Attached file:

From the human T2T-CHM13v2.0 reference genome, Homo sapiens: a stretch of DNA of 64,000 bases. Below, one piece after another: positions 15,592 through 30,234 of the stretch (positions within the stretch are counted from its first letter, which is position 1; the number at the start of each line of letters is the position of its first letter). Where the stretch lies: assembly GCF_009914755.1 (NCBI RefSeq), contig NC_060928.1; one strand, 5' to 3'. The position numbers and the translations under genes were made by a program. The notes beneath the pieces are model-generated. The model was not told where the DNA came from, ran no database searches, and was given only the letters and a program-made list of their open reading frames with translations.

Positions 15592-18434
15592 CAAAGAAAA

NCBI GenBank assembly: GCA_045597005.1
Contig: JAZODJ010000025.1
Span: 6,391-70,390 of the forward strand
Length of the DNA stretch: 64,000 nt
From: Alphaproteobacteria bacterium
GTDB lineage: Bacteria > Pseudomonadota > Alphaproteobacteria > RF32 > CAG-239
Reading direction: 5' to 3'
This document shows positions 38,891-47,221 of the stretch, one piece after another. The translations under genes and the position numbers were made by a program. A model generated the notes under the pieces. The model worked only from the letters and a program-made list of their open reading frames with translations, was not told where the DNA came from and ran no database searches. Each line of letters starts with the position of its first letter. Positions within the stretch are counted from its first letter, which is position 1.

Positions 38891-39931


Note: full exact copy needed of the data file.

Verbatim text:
From the human T2T-CHM13v2.0 reference genome, Homo sapiens: a stretch of DNA of 64,000 bases. Below, one piece after another: positions 15,592 through 30,234 of the stretch (positions within the stretch are counted from its first letter, which is position 1; the number at the start of each line of letters is the position of its first letter). Where the stretch lies: assembly GCF_009914755.1 (NCBI RefSeq), contig NC_060928.1; one strand, 5' to 3'. The position numbers and the translations under genes were made by a program. The notes beneath the pieces are model-generated. The model was not told where the DNA came from, ran no database searches, and was given only the letters and a program-made list of their open reading frames with translations.

Positions 15592-18434
15592 CAAAGAAAA

NCBI GenBank assembly: GCA_045597005.1
Contig: JAZODJ010000025.1
Span: 6,391-70,390 of the forward strand
Length of the DNA stretch: 64,000 nt
From: Alphaproteobacteria bacterium
GTDB lineage: Bacteria > Pseudomonadota > Alphaproteobacteria > RF32 > CAG-239
Reading direction: 5' to 3'
This document shows positions 38,891-47,221 of the stretch, one piece after another. The translations under genes and the position numbers were made by a program. A model generated the notes under the pieces. The model worked only from the letters and a program-made list of their open reading frames with translations, was not told where the DNA came from and ran no database searches. Each line of letters starts with the position of its first letter. Positions within the stretch are counted from its first letter, which is position 1.

Positions 38891-39931